Asia & Europe: challenges and opportunities

As early as 1971, the Chinese Premier Zhou Enlai told an Italian journalist that ‘as a first step towards an independent Europe, the Common Market was a good thing’. Four years later, in Beijing Hospital for treatment of the cancer that would kill him in 1976, he agreed in principle with Christopher Soames, the European trade commissioner, to establish diplomatic relations and to start negotiating a trade agreement, later to be the 1978 EEC-China Trade Agreement.

Two contributions by Chinese experts to a wide-ranging collection of essays on relations between the European Union and emerging economies and societies in Asia emphasise the Chinese perception that a strong EU is a safeguard against global ‘Americanisation’. An essay by Fredrik Erixon, one of the two editors, emphasises rather the enormous importance of trading integration: ‘The EU’s trade with China is… bigger than the combined trade between the EU and Japan, Korea, India and Indonesia’, including some smaller economies as well. It is hard not to conclude that the traditionally far-sighted Chinese have always been more attuned to the political significance of the European project, whereas short-termist Europeans have focused on trade advantages                or deficits.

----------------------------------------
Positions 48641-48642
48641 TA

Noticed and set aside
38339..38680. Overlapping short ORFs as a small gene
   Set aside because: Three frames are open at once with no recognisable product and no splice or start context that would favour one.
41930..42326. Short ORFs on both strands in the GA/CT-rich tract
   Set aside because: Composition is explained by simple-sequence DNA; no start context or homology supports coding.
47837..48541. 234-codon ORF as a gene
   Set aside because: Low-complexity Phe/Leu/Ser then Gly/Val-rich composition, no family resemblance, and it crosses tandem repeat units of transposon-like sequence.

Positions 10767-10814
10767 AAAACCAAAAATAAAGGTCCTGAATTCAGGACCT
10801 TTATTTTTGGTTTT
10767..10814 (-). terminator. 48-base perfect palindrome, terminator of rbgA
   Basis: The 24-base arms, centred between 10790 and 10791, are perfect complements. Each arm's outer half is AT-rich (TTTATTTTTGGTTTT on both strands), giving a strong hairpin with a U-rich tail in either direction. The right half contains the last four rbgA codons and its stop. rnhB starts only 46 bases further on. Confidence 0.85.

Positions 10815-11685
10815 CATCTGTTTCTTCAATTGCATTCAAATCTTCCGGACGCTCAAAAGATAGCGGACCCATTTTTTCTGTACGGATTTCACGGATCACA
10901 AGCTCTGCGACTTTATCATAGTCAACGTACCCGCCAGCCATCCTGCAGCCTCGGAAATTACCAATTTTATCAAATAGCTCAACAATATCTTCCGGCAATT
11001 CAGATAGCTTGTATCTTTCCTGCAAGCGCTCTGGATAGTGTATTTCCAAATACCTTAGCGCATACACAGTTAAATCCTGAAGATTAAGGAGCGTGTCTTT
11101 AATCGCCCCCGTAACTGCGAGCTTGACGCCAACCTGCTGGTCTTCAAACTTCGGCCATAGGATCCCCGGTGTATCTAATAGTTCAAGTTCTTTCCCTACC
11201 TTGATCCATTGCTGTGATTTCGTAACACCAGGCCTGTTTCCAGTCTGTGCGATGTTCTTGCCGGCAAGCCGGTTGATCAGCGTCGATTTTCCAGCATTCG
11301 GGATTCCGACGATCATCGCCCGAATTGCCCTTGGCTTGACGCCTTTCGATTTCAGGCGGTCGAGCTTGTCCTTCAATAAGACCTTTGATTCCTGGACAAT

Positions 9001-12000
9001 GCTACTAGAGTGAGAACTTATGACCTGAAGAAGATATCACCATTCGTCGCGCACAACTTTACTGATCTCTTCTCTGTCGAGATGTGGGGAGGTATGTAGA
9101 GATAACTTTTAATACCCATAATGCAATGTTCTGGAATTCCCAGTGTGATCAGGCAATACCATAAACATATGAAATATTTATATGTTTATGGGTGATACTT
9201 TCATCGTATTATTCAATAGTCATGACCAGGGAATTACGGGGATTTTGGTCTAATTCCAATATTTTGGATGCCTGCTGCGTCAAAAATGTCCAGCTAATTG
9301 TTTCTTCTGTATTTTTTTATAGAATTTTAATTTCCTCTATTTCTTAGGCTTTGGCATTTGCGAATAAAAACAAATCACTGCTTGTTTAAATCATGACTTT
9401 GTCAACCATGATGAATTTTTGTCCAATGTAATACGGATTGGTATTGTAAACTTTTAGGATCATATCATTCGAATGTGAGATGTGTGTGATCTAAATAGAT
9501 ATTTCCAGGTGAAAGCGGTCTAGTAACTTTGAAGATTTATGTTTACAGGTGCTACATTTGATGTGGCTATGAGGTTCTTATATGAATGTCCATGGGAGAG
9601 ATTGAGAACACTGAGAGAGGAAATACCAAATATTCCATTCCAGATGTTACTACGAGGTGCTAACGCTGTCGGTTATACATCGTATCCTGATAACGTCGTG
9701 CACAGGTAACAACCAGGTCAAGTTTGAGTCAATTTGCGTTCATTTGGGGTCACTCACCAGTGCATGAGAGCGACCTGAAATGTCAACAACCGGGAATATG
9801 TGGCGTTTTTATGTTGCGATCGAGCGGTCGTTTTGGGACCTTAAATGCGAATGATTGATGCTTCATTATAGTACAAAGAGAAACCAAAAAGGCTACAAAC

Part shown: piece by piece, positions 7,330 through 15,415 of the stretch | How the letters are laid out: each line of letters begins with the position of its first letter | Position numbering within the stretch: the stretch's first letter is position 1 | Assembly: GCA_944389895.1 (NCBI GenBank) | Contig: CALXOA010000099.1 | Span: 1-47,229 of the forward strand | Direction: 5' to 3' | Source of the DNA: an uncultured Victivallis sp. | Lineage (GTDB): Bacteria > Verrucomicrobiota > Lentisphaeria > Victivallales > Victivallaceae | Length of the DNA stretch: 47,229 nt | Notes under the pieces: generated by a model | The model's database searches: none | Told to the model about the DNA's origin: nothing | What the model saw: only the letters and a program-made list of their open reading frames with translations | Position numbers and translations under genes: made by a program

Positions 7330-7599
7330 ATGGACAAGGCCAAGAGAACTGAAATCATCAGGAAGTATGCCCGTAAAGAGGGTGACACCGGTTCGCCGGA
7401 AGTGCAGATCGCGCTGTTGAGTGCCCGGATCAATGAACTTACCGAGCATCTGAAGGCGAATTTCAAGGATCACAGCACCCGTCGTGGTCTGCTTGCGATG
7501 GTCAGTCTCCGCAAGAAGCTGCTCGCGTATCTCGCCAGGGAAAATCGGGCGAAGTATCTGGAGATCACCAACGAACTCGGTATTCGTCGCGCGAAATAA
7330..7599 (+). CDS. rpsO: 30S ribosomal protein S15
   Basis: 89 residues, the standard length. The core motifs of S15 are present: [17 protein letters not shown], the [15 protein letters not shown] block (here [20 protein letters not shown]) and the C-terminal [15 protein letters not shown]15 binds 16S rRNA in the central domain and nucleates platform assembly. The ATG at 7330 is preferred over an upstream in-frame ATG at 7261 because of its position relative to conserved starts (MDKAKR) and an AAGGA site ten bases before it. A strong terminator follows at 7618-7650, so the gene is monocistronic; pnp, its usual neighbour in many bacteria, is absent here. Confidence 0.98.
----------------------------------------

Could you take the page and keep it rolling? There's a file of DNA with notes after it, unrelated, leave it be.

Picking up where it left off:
One of the benefits of this statistic-filled collection is that China does not get all the attention. Krishnan Srinivasan, joint editor, provides an erudite analysis of Europe-India relations, which he subtitles a ‘dialogue without intimacy’, looking at the way much of the discourse has been mediated by the historic UK-Indian connection, lamenting that authoritarian China appears better loved than democratic India, and acknowledging the role of Indian diasporas in Europe.